After the long months of the Covid pandemic, I am not alone in having enjoyed a slightly less frantic schedule. Previously, for many observant Jews, entertaining guests with large shabbat and yom tov meals added pressure to busy working lives. Many, in the interests of self-care, have concluded that they intend to return to a more low-key version of hospitality or forgo it altogether in favour or quality family time.
Alongside this, earlier this summer, the Pew Research Center in Washington DC released its latest report following a wide-ranging national survey of American Jews, including some statistics that give pause for thought. Much of the focus of similar previous research was on intermarriage which famously tipped over 50% in 1990. As Jon Boyd of the UK’s Jewish Policy Research points out, “the 1990 National Jewish Population Survey (NJPS) prompted a huge re-think of Jewish priorities both in the US and UK, resulting in a dramatic increase in funding for Jewish educational initiatives to try to engage and inspire the young generation”. He explains that ten years later, despite the fact that intermarriage (in the US) has now increased from 52% in 1990 to 61% today (albeit much lower in the UK – 26% in 2016), people are less keen to discuss it and many American scholars argue that the emphasis on preventing intermarriage is misplaced.
Whilst this is an important discussion, I think it elides something else that should concern us greatly – the proportion of people who find meaning in their Jewish religion. According to the latest study, “Religious faith is by far the least common source of meaning of all the options presented by the survey; just one-in-five U.S. Jews say they get a great deal of meaning and fulfilment from their religion.” (PEW, 68).
This finding, which would no doubt be replicated to a large extent in the UK and elsewhere, raises critical questions. How should this determine our priorities for Jewish education? What can be done to address this and provide that sense of meaning across our educational establishments, communities and homes? These are complex questions that are incumbent, particularly upon those of us delivering Jewish education, to address. There is, however, one immediate opportunity that can provide us with some perspective: Succot.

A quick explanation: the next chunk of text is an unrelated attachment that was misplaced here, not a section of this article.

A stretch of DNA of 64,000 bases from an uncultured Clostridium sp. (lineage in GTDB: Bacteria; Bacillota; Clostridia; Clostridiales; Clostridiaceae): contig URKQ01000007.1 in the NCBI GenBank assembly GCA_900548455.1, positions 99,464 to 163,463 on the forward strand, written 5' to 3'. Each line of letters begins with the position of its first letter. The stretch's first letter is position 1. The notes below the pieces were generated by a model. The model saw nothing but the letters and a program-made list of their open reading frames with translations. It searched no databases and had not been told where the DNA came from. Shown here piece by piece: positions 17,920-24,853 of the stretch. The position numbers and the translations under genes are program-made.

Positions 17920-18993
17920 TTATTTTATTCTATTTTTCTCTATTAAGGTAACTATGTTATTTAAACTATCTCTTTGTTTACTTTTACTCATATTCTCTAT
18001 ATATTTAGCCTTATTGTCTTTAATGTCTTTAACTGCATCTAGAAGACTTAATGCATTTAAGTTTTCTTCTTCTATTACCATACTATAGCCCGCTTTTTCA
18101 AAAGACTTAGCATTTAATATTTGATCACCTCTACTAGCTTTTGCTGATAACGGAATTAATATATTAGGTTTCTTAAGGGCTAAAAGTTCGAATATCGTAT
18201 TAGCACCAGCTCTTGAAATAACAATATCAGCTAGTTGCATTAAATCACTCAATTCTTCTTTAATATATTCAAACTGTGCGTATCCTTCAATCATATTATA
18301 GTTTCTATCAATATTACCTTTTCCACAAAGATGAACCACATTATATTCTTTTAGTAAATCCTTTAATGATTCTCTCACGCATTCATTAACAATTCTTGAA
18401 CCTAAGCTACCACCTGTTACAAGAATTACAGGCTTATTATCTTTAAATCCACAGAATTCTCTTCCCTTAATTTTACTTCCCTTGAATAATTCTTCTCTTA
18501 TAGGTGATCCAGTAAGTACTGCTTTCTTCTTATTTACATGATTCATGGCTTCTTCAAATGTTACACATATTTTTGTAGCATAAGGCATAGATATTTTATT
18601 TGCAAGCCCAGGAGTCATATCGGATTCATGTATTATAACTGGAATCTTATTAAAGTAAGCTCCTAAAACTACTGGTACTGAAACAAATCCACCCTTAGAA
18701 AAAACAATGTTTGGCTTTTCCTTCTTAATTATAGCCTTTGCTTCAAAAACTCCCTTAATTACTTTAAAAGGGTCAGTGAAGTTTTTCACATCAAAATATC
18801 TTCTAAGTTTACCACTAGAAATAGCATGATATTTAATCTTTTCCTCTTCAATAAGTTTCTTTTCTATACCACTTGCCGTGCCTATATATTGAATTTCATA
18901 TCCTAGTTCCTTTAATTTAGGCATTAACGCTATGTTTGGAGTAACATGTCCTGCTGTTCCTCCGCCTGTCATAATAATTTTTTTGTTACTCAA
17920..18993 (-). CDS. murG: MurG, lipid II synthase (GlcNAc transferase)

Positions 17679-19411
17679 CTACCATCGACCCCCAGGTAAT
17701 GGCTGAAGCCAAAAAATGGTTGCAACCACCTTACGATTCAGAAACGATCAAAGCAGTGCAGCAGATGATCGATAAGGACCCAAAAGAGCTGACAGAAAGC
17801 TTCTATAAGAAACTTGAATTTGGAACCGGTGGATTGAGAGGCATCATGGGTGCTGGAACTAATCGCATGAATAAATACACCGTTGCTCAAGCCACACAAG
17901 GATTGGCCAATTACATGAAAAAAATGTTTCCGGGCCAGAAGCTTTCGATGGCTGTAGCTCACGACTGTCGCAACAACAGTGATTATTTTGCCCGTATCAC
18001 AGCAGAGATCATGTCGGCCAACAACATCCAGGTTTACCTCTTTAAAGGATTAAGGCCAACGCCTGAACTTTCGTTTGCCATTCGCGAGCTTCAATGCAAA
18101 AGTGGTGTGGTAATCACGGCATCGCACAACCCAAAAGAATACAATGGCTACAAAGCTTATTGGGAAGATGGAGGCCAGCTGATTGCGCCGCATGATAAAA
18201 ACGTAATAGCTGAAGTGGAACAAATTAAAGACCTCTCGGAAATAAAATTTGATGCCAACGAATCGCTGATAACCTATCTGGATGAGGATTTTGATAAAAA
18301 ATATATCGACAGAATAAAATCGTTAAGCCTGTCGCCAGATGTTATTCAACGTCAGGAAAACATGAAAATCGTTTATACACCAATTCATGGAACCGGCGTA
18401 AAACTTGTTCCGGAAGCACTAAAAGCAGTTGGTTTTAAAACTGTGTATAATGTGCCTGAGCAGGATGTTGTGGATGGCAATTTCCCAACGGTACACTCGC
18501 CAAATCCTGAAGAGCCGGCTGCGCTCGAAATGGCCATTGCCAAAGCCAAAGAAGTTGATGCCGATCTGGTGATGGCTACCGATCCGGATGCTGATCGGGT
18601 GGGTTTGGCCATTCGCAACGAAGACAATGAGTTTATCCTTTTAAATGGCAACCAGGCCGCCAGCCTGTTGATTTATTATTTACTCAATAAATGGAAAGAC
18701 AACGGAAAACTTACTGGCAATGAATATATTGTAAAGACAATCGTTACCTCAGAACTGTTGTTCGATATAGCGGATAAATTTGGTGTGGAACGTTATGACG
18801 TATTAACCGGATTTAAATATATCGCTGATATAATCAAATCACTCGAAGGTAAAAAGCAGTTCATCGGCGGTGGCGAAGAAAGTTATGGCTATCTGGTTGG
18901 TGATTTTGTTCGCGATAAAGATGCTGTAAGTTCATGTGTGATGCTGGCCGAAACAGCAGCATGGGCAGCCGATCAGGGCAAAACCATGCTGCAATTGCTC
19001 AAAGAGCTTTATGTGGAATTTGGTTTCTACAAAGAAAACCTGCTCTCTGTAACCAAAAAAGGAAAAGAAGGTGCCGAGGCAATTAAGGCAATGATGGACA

Succot gives us the framework and commands us to invite others in. Known as zman simchateinu, it is the only festival in the Torah in which rejoicing is explicitly commanded and that involves inclusiveness. Devarim 16:11 says “You shall rejoice before the Lord, you, your son and daughter, your male and female slave, the Levite, the stranger, the orphan, the widow in your community,” teaching us that hospitality is a key aspect of the festival. Reinforcing this message, we also have the kabbala based minhag of the ushpizin, to metaphorically welcome the avot into the succah each night.
The Rambam’s advice here is both blunt and pertinent– eating and drinking without hospitality is not a religious celebration: “While eating and drinking, one must feed the stranger….. anyone, however, who locks the doors of his courtyard and eats and drinks along with his wife and children, without giving anything to eat and drink to the poor and the desperate, does not observe a religious celebration but indulges in the celebration of his stomach.” (Mishneh Torah, Halacha Shevitat Yom Tov, 6)
Whilst Corona has, for many, changed the way we think about hospitality, it should not detract us from its essence and what it can achieve in terms of creating some of the most important points of meaningful engagement for others.
According to Pew, 77% attest to participating in Jewish cultural activities, including Jewish food. One cannot underestimate the value of food and the sharing of quality mealtimes together to provide meaningful Jewish experiences.
Rosh Hashanah and Yom Kippur with their solemnity and long prayer services are not best designed for the less regular shulgoer. We know that many have stayed away this year and may not return. Only 12% of Jewish Americans now say they attend religious services weekly or more often, versus 27% of the general public. (PEW, 22.) Providing meaning that is lacking to so many will involve honest soul-searching, creativity and innovation rather than relying on business as usual. And the responses may not be primarily shul related. Personal experiences may prove more powerful. I remember fondly many positive Jewish experiences, including a year spent in Chile far from home where I was warmly welcomed into many a home and a succah with good food and words of Torah.
As we gradually reopen our homes, where safe to do so, let us prioritise the inclusion of others and focus on Succot as a pathway to positive, joyful points of Jewish engagement. And good ventilation is a bonus!